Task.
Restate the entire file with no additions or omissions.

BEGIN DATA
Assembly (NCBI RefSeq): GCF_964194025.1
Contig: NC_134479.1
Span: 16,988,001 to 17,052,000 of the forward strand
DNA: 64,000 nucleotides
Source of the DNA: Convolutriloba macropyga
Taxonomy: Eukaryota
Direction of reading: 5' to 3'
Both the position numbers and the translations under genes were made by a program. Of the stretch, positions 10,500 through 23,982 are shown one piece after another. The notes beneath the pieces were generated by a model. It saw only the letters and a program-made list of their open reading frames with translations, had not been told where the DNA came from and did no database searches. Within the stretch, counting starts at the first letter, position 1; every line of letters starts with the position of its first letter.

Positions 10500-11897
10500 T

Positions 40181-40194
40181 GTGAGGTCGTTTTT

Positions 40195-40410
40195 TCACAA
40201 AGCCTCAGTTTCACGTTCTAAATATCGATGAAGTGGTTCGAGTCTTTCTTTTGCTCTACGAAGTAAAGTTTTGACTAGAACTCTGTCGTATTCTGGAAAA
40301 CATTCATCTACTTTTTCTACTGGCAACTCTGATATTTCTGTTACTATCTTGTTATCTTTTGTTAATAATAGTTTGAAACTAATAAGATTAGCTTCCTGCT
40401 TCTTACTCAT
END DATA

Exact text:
Assembly (NCBI RefSeq): GCF_964194025.1
Contig: NC_134479.1
Span: 16,988,001 to 17,052,000 of the forward strand
DNA: 64,000 nucleotides
Source of the DNA: Convolutriloba macropyga
Taxonomy: Eukaryota
Direction of reading: 5' to 3'
Both the position numbers and the translations under genes were made by a program. Of the stretch, positions 10,500 through 23,982 are shown one piece after another. The notes beneath the pieces were generated by a model. It saw only the letters and a program-made list of their open reading frames with translations, had not been told where the DNA came from and did no database searches. Within the stretch, counting starts at the first letter, position 1; every line of letters starts with the position of its first letter.

Positions 10500-11897
10500 T

Positions 40181-40194
40181 GTGAGGTCGTTTTT

Positions 40195-40410
40195 TCACAA
40201 AGCCTCAGTTTCACGTTCTAAATATCGATGAAGTGGTTCGAGTCTTTCTTTTGCTCTACGAAGTAAAGTTTTGACTAGAACTCTGTCGTATTCTGGAAAA
40301 CATTCATCTACTTTTTCTACTGGCAACTCTGATATTTCTGTTACTATCTTGTTATCTTTTGTTAATAATAGTTTGAAACTAATAAGATTAGCTTCCTGCT
40401 TCTTACTCAT